One thing I've been thinking about is how to deal with calibration in a way that would offer a fair comparison before/after treatments. My receiver has Audyssey, but the results are not good. For now I've been running it with just level and distances set, and like that better than what Audyssey does.

I'm not confident in my ability to calibrate the system well, and don't want to pay someone to do it every time I add another treatment. With that in mind, I'm seriously considering one of the miniDSP 88A units with Dirac Live. I'm not sure how good the cal would be compared to a pro cal, or even me doing a calibration with my limited knowledge. I'd like to hear feedback on this if anyone has it.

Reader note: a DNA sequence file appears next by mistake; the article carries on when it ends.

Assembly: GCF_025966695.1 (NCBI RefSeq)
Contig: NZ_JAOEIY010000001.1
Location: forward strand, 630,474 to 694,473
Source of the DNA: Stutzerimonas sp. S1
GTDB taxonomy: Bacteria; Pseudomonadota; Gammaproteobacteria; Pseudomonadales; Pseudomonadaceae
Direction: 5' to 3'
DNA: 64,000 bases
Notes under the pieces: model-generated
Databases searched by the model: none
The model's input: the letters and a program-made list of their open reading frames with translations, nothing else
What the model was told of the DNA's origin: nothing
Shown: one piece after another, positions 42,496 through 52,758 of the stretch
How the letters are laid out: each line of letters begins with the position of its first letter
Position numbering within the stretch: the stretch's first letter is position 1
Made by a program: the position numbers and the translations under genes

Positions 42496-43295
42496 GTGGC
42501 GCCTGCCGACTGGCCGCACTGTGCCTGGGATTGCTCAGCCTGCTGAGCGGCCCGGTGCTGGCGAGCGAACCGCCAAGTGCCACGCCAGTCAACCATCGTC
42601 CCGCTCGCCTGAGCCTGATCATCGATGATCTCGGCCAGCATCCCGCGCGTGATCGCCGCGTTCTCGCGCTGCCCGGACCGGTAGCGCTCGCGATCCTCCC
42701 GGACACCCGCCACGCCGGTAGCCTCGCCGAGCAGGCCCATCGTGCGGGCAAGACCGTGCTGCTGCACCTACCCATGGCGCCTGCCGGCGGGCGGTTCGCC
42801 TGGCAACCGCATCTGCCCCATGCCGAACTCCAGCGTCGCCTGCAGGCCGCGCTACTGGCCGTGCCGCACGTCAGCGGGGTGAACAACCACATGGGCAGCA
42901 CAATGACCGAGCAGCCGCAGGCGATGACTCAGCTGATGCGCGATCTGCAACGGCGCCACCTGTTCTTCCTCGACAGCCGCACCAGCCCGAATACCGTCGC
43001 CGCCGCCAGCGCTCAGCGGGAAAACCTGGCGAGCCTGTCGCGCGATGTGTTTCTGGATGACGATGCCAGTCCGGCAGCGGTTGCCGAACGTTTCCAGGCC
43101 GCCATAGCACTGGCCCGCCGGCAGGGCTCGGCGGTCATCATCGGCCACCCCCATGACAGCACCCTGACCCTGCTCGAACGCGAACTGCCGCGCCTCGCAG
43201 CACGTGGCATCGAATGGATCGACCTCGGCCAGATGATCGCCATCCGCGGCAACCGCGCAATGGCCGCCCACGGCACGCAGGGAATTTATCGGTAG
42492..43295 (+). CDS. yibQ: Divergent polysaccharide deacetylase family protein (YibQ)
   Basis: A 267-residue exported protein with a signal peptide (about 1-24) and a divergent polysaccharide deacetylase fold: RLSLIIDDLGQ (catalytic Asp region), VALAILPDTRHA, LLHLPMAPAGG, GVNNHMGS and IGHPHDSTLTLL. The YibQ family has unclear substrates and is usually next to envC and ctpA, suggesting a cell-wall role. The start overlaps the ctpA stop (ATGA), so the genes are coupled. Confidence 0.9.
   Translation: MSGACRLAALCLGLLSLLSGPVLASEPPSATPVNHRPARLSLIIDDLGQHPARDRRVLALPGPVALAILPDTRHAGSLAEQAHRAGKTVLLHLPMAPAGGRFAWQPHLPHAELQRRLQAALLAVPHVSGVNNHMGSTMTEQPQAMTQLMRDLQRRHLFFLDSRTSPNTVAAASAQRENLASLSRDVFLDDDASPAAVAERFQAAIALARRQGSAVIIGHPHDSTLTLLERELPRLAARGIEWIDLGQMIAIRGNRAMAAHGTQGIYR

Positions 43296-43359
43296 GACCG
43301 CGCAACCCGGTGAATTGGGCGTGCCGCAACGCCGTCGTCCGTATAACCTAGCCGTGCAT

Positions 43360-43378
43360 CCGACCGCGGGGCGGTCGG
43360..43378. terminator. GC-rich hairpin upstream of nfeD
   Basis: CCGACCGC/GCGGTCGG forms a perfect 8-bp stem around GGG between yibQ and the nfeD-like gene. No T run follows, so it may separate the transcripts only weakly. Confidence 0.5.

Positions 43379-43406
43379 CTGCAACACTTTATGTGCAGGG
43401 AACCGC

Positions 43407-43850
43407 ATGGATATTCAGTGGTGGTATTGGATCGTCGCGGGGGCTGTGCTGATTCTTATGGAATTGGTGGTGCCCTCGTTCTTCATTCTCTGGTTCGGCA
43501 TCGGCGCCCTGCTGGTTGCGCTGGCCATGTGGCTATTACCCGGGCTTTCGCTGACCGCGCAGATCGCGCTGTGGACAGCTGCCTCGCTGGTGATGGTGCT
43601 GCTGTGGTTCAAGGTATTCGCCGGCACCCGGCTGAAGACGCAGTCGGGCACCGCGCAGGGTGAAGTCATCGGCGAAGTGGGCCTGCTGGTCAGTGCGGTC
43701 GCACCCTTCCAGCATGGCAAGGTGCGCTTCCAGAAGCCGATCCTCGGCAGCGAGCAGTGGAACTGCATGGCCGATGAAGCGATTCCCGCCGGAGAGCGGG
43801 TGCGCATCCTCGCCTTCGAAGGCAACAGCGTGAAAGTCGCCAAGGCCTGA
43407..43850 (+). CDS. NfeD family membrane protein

The advantage of using Dirac to do the EQ is it would eliminate calibration as a variable. At least to the extent possible. Any thoughts? I'm excited about getting to the point where I can do some measurements and start tweaking things!

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Turn the EQ stuff off. It will interfere with the acoustical measurements of the room/treatments/system.

Luckily deactivating EQ is easy, it can be done at any time, as can reactivating it.
What isn't so easy is forgetting to take initial measurements of your untreated room as a base-line, and then having to take down and remove all the treatments. EEK!

The CSL calibrated UMIK-1 are very accurate IMO. The non-calibrated UMIK's directly from miniDSP are worthless for what the OP is trying to achieve.
http://cross-spectrum.com/measuremen...ated_umik.html